- Shampoo for her: Again, you’ll probably want to double-check on this one. But when in doubt, this is a popular brand, and you get shampoo and conditioner in one. This version also offers moisture renewal.
Cleaning Supplies for That Gross Dorm Room
Dorms can be gross, and there’s a simple reason for that—most kids don’t clean up after themselves. Even if your kid is a neat-freak, his dormmates might not be.
When you replenish the cleaning supplies, perhaps it will remind him to wash some of those gross dishes. Or take care of that pile of dirty laundry building up in the corner.
These are the things your college student probably needs most to clean up his nasty dorm room:
- Trash bags: This is an excellent place to start. Hefty bags are strong enough to withstand a little overloading. Plus, they have a drawstring so the bag can fit smaller cans.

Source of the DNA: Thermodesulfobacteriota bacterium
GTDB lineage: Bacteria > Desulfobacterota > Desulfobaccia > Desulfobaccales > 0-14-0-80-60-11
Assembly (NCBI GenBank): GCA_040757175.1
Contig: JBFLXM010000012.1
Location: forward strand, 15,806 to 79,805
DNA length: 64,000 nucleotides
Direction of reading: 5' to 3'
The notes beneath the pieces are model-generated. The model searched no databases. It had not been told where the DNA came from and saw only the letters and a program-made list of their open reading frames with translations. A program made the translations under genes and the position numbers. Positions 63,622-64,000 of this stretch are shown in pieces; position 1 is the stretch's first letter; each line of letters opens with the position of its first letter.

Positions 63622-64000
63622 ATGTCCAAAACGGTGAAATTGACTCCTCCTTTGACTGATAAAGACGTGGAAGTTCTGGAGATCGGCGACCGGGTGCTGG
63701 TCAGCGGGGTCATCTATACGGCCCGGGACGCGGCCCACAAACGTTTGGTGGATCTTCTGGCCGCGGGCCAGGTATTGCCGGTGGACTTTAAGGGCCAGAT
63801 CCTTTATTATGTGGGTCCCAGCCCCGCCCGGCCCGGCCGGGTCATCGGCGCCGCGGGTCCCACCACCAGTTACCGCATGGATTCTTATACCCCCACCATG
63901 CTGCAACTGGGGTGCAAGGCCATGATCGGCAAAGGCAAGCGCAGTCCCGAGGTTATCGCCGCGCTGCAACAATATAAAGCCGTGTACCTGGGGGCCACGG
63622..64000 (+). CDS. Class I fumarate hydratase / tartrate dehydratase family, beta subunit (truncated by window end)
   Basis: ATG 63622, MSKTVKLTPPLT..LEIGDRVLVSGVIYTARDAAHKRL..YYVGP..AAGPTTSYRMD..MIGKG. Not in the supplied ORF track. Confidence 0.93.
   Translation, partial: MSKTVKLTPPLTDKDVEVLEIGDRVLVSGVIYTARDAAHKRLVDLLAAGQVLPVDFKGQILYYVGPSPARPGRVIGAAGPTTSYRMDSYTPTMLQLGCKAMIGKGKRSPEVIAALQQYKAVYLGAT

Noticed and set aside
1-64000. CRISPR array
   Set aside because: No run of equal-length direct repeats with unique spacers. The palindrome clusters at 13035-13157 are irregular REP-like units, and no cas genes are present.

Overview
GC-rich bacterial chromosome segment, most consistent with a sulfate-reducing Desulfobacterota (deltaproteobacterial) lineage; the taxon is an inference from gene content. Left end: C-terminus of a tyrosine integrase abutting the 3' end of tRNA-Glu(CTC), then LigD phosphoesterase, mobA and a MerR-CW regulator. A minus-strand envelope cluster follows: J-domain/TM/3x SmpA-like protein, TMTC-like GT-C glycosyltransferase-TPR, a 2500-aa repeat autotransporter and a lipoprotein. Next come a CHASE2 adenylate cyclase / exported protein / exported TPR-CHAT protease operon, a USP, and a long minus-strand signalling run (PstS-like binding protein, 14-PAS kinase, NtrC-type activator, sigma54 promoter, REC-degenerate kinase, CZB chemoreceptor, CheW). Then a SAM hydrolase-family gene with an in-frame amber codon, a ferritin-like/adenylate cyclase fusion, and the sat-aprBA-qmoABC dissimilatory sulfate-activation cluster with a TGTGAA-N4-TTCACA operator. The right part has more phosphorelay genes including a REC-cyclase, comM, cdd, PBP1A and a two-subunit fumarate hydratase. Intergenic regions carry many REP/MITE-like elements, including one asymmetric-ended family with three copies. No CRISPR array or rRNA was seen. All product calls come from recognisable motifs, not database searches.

- Dish soap: If your child took any dishes with him to school, he’ll need some of this to clean them. And dishwashing soap cleans other things, as well. Palmolive is an inexpensive option that gets the job done.
- Pre-measured laundry detergent: In the continuing quest to help your kid not stink, you might want to consider sending a resupply of laundry detergent. Although, a little expensive up-front, pods can help those who are new to doing laundry use the right amount of detergent. You probably know which scent to get—whatever your family uses should be fine.
- Febreeze: And for those lazy days (okay, weeks) when he can’t get the laundry done, a bottle of Frebreeze will at least control the smell and help him keep some friends.
Pharmaceuticals to Stay Healthy and in Class
School is a haven for all things that make you sick. It only takes one sick person who insists on coming to a tightly-packed classroom to make everyone sick. Also, if your child is going to school in a new environment, she might suffer from allergies thanks to the new pollens.
And most college students will need some painkillers at some point. They can help with a variety of issues, from caffeine-withdrawal headaches to a sprained ankle. We’re not doctors, of course, so be sure to consult your family physician about which medicines would be best for your children.
Here are a few standbys it’s always good to have in the medicine cabinet: